TOPICS 2022.04.26 │ 12:01

What Made “Wonder Egg Priority” Such a Special Anime, Part 2

Wonder Egg Priority is the first anime conceived and written by Mr. Shinji Nojima, who was responsible for a number of hit television dramas which took the world by storm. Wonder Egg Priority is a scrupulously produced, richly unique film imbued with passion from its young team of creators. In this three-part series, we interviewed the core staff members to find out just what makes Wonder Egg Priority so outstanding. For our second installment, we spoke with action director Mr. Yusuke Kawakami and assistant director Mr. Yuta Yamazaki about Mr. Wakabayashi’s direction style.

Interviewer/Author: Akiyoshi Hizume Translator: Sarah Tangney

“I wanted to do work that made a lasting impression.”

Mr. Kawakami, the animator, felt as if he’d ran up against a wall. He says, “Honestly, I’m not sure why people praise me.” Specializing in the action genre, he’s worked on such projects as Black Clover and SSSS. GRIDMAN, using CG to express acrobatics in his animation. Although he is young, he held a heavy responsibility. Contrary to the praise of his work from those around him, he felt uncomfortable being known for just the action scenes separate from the storyline, with their showy, in-your-face elements. “I liked taking new images from movies or sports films or whatever to draw things that hadn’t been expressed yet in anime. And that’s fine, but once you do that, you keep searching for an ending and all you have left is a recording. But right before I joined Wonder Egg Priority, I wanted to work on something more dramatic—I wanted to do work that left a lasting impression.”

KAWAKAMI: “If you take the show and divide it up into action scenes and everyday life, the former definitely garners more of a response, but I prefer the latter. But it’s hard for me to be objectively satisfied with my own work, and that hindered me.”

That was when Mr. Wakabayashi asked him to take part in the anime music video he was directing for 22/7, “The Diary of Our Days.” Unfortunately, he was unable to participate due to his schedule, which is why he later got the offer to join Wonder Egg Priority. Mr. Kawakami was conflicted between the direction he wanted to go and the direction he was asked to go. Considering that, we asked him how he came to accept the offer.

KAWAKAMI: “I thought if I worked with Mr. Wakabayashi, I would be focusing more on action scenes than everyday drama. And within those action scenes, I thought I could adopt Mr. Wakabayashi’s quirks and create something brand-new. So I really joined the team with a positive attitude.”

How did Mr. Wakabayashi direct the action scenes?

KAWAKAMI: “The action scenes are really sandwiched right between the drama. For example, in the middle of episode ten, we go from really empathizing with the characters during the conversation between Momoe and Kaoru at the shopping center straight into an action scene with smoke all around. That was exactly the kind of thing I wanted to do—action scenes which weren’t just completely removed from the everyday drama.”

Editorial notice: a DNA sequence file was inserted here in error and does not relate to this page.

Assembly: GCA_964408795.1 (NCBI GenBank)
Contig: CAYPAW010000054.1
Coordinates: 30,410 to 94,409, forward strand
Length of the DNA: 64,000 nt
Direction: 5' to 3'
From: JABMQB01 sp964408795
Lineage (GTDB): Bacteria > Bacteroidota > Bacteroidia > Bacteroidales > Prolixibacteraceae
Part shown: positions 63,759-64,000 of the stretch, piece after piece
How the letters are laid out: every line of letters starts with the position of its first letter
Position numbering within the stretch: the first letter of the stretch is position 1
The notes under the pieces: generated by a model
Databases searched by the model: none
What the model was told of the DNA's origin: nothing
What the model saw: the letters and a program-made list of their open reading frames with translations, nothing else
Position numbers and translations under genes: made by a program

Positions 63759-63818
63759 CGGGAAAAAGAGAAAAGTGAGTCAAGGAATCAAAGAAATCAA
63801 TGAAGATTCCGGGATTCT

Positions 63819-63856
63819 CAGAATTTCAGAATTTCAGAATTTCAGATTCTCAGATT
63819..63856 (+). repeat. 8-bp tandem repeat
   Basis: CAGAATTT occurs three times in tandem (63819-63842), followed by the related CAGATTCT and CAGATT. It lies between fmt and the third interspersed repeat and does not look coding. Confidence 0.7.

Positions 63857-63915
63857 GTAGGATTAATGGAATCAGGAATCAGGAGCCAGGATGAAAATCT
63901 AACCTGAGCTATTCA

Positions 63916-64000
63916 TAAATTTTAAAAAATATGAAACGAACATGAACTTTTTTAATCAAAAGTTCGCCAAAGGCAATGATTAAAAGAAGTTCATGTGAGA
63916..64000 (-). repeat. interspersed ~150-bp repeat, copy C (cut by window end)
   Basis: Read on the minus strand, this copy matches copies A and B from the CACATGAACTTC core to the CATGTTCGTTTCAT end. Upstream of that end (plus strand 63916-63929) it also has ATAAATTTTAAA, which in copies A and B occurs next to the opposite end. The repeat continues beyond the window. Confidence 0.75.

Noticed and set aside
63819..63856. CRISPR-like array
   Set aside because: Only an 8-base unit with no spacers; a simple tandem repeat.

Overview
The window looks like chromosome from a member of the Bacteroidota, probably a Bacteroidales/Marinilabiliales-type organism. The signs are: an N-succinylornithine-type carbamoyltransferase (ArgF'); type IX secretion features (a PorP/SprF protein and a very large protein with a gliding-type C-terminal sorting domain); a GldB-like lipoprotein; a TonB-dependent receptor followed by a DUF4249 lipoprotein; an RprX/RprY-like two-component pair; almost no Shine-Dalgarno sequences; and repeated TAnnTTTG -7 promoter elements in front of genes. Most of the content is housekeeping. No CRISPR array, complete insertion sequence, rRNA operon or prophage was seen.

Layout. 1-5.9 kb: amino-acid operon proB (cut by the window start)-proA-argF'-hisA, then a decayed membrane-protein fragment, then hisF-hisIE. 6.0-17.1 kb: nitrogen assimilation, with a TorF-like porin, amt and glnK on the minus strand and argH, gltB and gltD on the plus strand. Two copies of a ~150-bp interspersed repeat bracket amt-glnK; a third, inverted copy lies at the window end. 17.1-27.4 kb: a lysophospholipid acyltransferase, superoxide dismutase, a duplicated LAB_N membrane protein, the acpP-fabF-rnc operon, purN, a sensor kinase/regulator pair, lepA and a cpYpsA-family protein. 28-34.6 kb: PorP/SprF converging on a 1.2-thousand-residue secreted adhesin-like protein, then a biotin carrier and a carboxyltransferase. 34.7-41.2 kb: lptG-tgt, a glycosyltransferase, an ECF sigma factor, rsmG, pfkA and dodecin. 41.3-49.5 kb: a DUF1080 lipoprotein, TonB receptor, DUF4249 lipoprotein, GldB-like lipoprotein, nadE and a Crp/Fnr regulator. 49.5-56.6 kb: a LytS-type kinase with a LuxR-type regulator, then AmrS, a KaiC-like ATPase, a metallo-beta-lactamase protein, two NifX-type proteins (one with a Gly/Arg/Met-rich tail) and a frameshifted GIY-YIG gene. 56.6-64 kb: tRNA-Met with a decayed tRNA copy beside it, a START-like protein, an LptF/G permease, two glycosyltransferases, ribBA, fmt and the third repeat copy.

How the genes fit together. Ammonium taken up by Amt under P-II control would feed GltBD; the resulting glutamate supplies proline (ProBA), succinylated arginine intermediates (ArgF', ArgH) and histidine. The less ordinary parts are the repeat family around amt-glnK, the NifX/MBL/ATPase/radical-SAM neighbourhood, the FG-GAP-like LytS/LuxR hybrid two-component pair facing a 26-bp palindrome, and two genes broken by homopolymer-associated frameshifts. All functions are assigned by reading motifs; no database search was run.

The position Mr. Kawakami held of action director is one not often seen in other works. His role wasn’t just to correct the design of the action scenes like an animation director would do, but to instead come up with ideas for the entire action scene, right down to the background setting. It’s a job that requires a lot of creativity, producing work in the style Mr. Kawakami had longed for.

Mr. Kawakami’s Animation Direction Revisions

KAWAKAMI: “I don’t have a set way of doing revisions. Sometimes there were episodes that required a lot of scenes in the animation, and then there were some episodes that I just needed to adjust slightly. Sometimes there were episodes where I just had to build the scenes where I talked through the storyboard with the artist. I built episode four in in conjunction with Mr. Wakabayashi using Mr. Yuichiro Komuro’s storyboard. The only plan we had going into the opening battle scene between Momoe and the Wonder Killers was that it needed to be large-scale, so I decided it should take place on a train. Momoe stands in front of Miwa (a guest character) like a knight and protects her from the Wonder Killers. Scenes like that emphasize Momoe’s chivalrous nature. For episode six, we made a video storyboard for ideas for the bathroom action scene. Mr. Keisuke Shinohara used that to make the actual storyboard. A bathroom is a small, compact space, but we framed it with the sinks in the center. Then the impact seems to pass through the walls, we can use the water gushing for effect, the light coming in from the windows to create a backlighting effect, etc. So we took a location that seems to be flat and lacking drama and turned it into an action scene. I only came up with ideas like that because I knew Mr. Shinohara could ruminate on them and turn them into a story. I think the action director’s job is to come up with ideas that don’t hinder the director’s intent, while still being able to create rich action scenes alongside subtle drama scenes.”

Episode Six Rough Storyboard